On July 26, 2016, Susan Peters, GE's Senior Vice President, Human Resources, sent this email to more than 300,000 GE employees around the world informing them that the long-standing practice of annual reviews is over.
GE ran a pilot with 30,000 employees where managers were giving constant feedback about employee's work though an app called "Performance Development at GE"(PD@GE). Employees were also able to use the app to receive real-time feedback at any time.
GE is not alone in ending the annual review process. LinkedIn, Adobe, Cisco and many others have adopted alternative ways to review their employees.
GE's PD@GE is one of many new initiatives that are positioning the company well to attract and develop Millennial talent.
1. Delivering real-time feedback
The death of annual reviews has created the birth of real-time feedback. Millennials want 50 percent more feedback than other employees.
2. Empowering managers to be coaches
GE managers are still expected to meet with their employees but will now act more like coaches guiding their employees toward the established goals. For a generation that grew up on teams being coached at every turn of their life, Millennials will welcome this new approach.
3. Offering work flexibility
A permissive approach to paid time off was rolled out recently where GE employees can coordinate with their manager to take the time they need to relax and recharge outside of work. Peters mentioned in her email, "you need greater flexibility to create a schedule that works with your life." Eighty-eight percent of Millennials wish they could have greater opportunity to start and finish work at the times they choose.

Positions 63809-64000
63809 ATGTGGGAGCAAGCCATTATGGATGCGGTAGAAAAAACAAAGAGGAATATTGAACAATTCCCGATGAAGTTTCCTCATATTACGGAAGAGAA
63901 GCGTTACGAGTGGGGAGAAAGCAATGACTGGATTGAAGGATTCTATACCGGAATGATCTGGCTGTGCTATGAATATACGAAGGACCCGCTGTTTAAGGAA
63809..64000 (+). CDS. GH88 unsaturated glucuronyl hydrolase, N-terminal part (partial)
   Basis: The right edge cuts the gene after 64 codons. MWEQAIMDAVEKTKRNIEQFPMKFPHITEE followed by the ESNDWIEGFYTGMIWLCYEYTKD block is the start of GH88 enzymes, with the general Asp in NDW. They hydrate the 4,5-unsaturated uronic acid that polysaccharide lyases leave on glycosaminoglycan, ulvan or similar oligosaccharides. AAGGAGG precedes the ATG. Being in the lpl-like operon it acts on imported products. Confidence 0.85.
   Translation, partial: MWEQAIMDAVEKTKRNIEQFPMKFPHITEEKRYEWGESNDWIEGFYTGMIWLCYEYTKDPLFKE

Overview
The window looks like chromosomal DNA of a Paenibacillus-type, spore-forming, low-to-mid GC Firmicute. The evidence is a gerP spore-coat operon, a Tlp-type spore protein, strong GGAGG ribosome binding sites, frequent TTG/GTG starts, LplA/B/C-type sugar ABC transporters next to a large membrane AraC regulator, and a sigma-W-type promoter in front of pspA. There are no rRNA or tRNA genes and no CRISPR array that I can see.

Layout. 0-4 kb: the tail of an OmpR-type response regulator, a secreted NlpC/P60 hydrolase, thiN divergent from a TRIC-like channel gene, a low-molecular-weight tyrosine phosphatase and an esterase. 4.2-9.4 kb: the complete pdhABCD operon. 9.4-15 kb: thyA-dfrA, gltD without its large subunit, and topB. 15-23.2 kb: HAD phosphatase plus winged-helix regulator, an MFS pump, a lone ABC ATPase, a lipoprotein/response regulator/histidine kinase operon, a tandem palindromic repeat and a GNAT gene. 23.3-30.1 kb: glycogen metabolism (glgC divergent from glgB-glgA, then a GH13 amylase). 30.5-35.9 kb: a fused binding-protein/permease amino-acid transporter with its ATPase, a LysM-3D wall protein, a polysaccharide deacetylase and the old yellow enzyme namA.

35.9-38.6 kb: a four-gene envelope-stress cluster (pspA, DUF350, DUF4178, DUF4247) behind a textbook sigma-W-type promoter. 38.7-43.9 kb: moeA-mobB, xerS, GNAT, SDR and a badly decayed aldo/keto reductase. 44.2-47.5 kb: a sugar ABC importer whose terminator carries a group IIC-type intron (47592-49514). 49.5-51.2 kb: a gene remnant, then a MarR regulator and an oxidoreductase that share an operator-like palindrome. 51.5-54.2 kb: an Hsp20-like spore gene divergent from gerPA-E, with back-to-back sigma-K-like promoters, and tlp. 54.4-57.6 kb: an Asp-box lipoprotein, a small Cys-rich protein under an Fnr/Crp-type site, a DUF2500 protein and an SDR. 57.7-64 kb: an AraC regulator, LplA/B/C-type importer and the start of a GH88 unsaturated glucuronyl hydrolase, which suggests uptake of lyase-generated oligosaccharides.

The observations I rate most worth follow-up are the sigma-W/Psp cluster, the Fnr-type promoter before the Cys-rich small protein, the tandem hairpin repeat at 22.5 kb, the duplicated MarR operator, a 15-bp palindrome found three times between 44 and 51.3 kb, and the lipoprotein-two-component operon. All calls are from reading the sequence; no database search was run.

4. Enhancing parental leave benefits
GE allows 10 weeks of "GE Parental Leave," a "GE Babies" program that offers moms and dads personalized advice from registered maternity nurses, and GE is piloting a new program called "Moms on the Move" that enables traveling U.S. moms who are nursing to ship their milk back home for their baby. All enticing benefits for Millennials who make up a majority of new moms in the workplace.
5. Making development a high priority
GE has cultivated a culture of learning by launching "several new digital learning platforms," expanding the "number of global learning centers," enhancing their leadership courses across 200 locations worldwide, and continuing to invest "$1 billion on employee learning and development every year." Seventy-one percent of Millennials likely to leave a company in the next two years are unhappy with how their leadership skills are being developed.